After dropping Connor off at school this morning and making a quick stop by Swan Lake, I probably would have spent the rest of the day inside except Connor really wanted to go down to the park to see if the Ruddy Turnstone was still there. So he and I walked down to the end of the park and back. I guess it won’t be too much longer that we will have the daylight to do that after school.
Weather: Heavy overcast with lots of rain through the day, though it did stop raining for awhile later this afternoon. It never really got very bright today, so the clouds must have been quite thick.
Birds: The Greater White-fronted Geese and lone Green-winged Teal were both still at Swan Lake. I did not see anything else other than the usual assortment of Mallards and domestics, but I did not stay long.
At the park Connor was not disappointed for birds. We saw something like 40 Black Turnstones (the largest group resting off the battlesite), a Semipalmated Plover (which Connor recognized when it landed by him), the Ruddy Turnstone, several hundred gulls, Mallards, two American Pipits, and a Canada Goose (possibly a Cackling Goose; it was never near any other birds, but it seemed medium to large in size).
Other birds I noticed at the park included, 4 Green-winged Teal, 9 Harlequin Ducks (offshore a little bit), and a Common Merganser. I didn’t think about it until today, but I’ve not been seeing Common Mergansers lately. Perhaps they have moved out of the park due to the influx of gulls.
One of the gulls I saw was a little strange. It had a slightly darker mantle, dark eyes, and black wing-tips. It didn’t look quite like a Thayer’s Gull to me, but I suppose it might have been.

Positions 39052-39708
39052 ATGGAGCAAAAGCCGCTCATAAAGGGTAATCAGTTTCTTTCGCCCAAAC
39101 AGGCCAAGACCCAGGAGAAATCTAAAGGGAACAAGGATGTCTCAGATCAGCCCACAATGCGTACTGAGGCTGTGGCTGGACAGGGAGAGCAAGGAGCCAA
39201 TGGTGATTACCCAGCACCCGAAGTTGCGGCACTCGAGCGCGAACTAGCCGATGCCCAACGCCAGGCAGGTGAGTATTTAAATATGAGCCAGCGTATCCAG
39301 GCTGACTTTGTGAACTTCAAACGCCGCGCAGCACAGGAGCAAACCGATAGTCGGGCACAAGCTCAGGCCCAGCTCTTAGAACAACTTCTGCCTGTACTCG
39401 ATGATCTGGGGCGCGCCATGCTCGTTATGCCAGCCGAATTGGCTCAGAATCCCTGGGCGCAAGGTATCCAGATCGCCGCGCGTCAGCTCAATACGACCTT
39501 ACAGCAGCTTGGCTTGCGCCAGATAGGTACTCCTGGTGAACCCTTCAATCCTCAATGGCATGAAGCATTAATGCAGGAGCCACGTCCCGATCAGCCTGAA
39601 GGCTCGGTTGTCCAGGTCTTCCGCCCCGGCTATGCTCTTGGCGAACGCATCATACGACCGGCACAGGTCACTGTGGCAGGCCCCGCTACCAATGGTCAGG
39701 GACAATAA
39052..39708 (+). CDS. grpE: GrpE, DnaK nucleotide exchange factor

It was interesting to see the ducks out at the end of the park rather than in the estuary and river mouth. I don’t remember seeing them out on the beach for quite some time. There were many ducks that flew over while we were walking, and I am guessing they came from the park. When we got around to the estuary, the mystery was solved. There were three men fishing not far from where the ducks usually hang out.
I don’t think I have mentioned it, but lately there have been Starlings feeding on the beach, mostly out at the end of the park. I didn’t see any feeding today, but there was a flock that flew by over the water while we were still on the western shore.
There was a Winter Wren singing (but that might have been yesterday, I can’t remember for sure). It was not at full strength and it only sang its song once.
Other Notes: The seaweed is piled up as high as I remember ever seeing it. I guess I have not gone down to the park so much this time of year before.
It is interesting to see that the Cleavers have pretty much all died back, though the Beach Greens are still looking quite healthy and robust. Goosetongue has also largely died back, though not so completely as the cleavers.
I think there are a couple of tomato plants growing on the beach. They are not close together at all, but both have flower buds on them. If I’m right, I don’t think they will make it much longer. If the colder temperatures don’t get them, the coming Fall high tides will. Still, it’s a bit strange to see them. I’m not even positive they are tomatoes, but they kind of have that tomato plant smell (though not as strong as when my dad used to grow them in the greenhouse) and the flower buds look like a tomato. It seems weird that two different plants would come up in the cobbles at the park, and not even close enough to think they would have been from the same dropped tomato, or something.